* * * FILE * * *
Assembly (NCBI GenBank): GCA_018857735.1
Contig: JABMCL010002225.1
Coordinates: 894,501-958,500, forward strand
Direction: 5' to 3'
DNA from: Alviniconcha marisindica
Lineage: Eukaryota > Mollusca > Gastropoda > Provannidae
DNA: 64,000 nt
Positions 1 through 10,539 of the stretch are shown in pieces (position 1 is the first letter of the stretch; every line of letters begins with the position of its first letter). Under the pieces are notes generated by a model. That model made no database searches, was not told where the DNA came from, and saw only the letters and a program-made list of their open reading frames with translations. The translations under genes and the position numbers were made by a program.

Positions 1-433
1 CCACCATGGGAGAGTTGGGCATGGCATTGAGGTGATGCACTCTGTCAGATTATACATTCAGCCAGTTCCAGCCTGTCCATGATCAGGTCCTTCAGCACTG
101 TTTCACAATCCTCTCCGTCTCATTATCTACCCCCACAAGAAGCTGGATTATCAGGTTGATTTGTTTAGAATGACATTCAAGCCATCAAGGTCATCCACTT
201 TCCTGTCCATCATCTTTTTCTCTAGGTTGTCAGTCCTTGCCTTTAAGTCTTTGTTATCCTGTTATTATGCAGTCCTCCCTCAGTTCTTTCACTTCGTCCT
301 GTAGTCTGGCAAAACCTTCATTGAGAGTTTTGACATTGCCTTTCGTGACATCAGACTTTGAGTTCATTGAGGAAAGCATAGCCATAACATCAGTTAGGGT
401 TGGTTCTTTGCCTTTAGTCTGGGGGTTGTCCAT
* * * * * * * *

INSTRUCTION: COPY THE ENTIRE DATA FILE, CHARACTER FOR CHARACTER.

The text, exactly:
Assembly (NCBI GenBank): GCA_018857735.1
Contig: JABMCL010002225.1
Coordinates: 894,501-958,500, forward strand
Direction: 5' to 3'
DNA from: Alviniconcha marisindica
Lineage: Eukaryota > Mollusca > Gastropoda > Provannidae
DNA: 64,000 nt
Positions 1 through 10,539 of the stretch are shown in pieces (position 1 is the first letter of the stretch; every line of letters begins with the position of its first letter). Under the pieces are notes generated by a model. That model made no database searches, was not told where the DNA came from, and saw only the letters and a program-made list of their open reading frames with translations. The translations under genes and the position numbers were made by a program.

Positions 1-433
1 CCACCATGGGAGAGTTGGGCATGGCATTGAGGTGATGCACTCTGTCAGATTATACATTCAGCCAGTTCCAGCCTGTCCATGATCAGGTCCTTCAGCACTG
101 TTTCACAATCCTCTCCGTCTCATTATCTACCCCCACAAGAAGCTGGATTATCAGGTTGATTTGTTTAGAATGACATTCAAGCCATCAAGGTCATCCACTT
201 TCCTGTCCATCATCTTTTTCTCTAGGTTGTCAGTCCTTGCCTTTAAGTCTTTGTTATCCTGTTATTATGCAGTCCTCCCTCAGTTCTTTCACTTCGTCCT
301 GTAGTCTGGCAAAACCTTCATTGAGAGTTTTGACATTGCCTTTCGTGACATCAGACTTTGAGTTCATTGAGGAAAGCATAGCCATAACATCAGTTAGGGT
401 TGGTTCTTTGCCTTTAGTCTGGGGGTTGTCCAT